Often, relationships begin because of the verbal and non-verbal communication that occurs between two people who end up being intimate. An intimate relationship means the interpersonal affiliation that involves an emotional and physical connection. Emotional connection entails the development of strong feelings between the parties in a relationship. The physical connection is the most significant factor in intimate relationships and is expressed through friendship, romance, sexual activity, and platonic love. While human interactions necessitate relationships, the sustenance of close relationships seems a challenge. For instance, incidences of divorce, separation, and breakups seem dominant in the contemporary society. The trend raises concerns about the erosion of communication as a critical factor in authoring and sustaining relationships. This paper examines the issue of conflicts in relationships with a focus on communication. The first part scrutinizes the role of communication in bringing conflicts in intimate relationships while the second section inspects its role in resolving the battles.
Conflict Avoidance in Intimate Relationships
Morey et al. (2013) make an important observation, which is the deployment of technology tools to enhance romantic relationships and ties among the youths. The research revealed that technology tools were encouraging communication; thereby, strengthening relationships. Communication devices such as phones result in frequent communication, for instance, phone calls, emailing, text messaging, and social networking. However, a contradictory matter that features in their findings is that particular communication approaches necessitate attachment avoidance; as such, preventing intimacy (Morey et al., 2013). While technology and abundance in the use of communication tools can cause growth from friendship into intimate relationships, they also set back relationships.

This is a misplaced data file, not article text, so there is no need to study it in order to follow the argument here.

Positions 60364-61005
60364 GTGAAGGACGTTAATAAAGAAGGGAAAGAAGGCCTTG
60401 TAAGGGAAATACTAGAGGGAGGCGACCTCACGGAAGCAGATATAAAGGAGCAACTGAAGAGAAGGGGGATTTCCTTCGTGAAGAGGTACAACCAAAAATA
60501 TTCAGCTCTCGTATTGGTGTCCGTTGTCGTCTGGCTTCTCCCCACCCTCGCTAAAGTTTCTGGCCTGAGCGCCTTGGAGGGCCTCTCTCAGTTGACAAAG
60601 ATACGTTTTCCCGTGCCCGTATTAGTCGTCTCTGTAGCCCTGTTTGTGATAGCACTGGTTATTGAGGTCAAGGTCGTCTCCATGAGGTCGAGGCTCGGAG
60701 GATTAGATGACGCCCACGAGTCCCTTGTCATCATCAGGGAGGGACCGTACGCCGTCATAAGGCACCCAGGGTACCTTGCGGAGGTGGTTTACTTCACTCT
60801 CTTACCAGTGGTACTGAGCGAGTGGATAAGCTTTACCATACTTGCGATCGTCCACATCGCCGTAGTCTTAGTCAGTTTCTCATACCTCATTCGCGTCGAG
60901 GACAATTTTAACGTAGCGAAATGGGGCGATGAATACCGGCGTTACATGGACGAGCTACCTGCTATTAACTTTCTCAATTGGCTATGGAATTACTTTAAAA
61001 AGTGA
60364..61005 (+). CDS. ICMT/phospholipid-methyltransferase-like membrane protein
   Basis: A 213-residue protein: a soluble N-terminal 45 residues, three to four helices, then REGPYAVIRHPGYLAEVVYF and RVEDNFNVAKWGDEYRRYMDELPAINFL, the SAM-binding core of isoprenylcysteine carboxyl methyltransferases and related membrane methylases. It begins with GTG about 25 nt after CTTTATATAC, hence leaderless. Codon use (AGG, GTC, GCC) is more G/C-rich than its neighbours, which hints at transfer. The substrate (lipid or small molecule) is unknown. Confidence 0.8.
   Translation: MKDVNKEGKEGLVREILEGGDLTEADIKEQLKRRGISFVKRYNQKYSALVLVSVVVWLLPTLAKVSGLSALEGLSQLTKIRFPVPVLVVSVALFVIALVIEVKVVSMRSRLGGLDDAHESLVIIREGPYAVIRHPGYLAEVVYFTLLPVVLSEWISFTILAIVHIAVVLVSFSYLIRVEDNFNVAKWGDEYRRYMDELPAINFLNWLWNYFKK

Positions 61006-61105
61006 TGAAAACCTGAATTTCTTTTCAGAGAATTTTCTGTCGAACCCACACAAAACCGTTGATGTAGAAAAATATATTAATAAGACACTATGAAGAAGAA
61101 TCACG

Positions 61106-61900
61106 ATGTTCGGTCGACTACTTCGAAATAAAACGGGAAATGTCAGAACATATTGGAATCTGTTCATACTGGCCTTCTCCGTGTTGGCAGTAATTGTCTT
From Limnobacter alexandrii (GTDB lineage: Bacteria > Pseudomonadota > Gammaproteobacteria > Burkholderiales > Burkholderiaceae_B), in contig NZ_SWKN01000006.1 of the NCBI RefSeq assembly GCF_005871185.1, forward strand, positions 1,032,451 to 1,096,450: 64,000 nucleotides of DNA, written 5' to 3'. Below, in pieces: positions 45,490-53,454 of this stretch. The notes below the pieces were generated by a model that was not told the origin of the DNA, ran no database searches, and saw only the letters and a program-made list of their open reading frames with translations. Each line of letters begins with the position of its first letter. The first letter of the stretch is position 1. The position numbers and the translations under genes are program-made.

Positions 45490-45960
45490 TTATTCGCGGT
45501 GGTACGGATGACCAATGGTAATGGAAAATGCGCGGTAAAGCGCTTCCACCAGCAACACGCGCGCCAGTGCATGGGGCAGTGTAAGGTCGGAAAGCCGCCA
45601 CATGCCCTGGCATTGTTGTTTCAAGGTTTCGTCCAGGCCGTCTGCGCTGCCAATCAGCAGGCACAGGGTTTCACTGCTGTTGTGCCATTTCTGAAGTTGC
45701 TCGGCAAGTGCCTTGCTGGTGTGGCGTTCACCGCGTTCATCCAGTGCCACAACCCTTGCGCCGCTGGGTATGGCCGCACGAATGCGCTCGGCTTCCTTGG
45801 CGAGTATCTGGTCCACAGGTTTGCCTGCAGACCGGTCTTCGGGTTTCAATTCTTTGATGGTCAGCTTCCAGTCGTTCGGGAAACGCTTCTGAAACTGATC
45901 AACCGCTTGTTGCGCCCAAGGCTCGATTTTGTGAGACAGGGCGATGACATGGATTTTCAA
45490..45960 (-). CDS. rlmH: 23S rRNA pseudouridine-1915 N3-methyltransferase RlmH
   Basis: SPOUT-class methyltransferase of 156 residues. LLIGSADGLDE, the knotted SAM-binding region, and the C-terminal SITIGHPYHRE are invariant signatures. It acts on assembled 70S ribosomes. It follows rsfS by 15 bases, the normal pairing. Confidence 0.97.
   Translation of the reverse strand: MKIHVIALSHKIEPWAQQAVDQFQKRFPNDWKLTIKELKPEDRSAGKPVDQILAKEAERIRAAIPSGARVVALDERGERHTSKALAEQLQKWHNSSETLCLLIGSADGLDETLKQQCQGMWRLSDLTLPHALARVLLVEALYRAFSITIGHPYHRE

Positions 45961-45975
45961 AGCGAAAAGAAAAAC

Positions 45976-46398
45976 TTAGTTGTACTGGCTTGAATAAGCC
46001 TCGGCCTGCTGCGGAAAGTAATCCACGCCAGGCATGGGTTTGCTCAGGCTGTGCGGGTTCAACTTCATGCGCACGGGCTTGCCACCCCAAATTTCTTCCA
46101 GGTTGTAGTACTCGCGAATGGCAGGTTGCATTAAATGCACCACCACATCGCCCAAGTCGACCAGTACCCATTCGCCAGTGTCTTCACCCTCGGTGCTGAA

Fox, Osborn, & Warber (2014) noted that the criteria and modes of interaction using social networking sites, for instance, Facebook, can both build and maintain intimate relationships or cause conflict and dissolution. Using the Baxter’s (2011) refinement of relational dialectics theory, the authors affirmed that social network sites create a situation where it is easier to communicate and monitor other people. Intimate partners experience a higher level of emotional attachment, which can degenerate into a terrible fight when one experiences a flawed communication approach, which affects his or her actions towards the other party. Issues such as reading and ignoring a message on WhatsApp, failing to comment or commenting negatively on a Facebook post, or unfriending a partner can cause discomfort and a subsequent conflict. Many people in intimate relationships have fallen out because of the social networks, what their partners posted or commented on different sites. For example, a person may have a comment on a friend’s post that appears flirty. Moreover, other conflicts may begin at home and escalate into enmity because partners resort to the social media as a platform for expressing their discontentment. In other words, social media does not accord people the privacy required to re-think and resolve issues (Fox, Osborn, & Warber, 2014).
Communication in Relationships – Common Barriers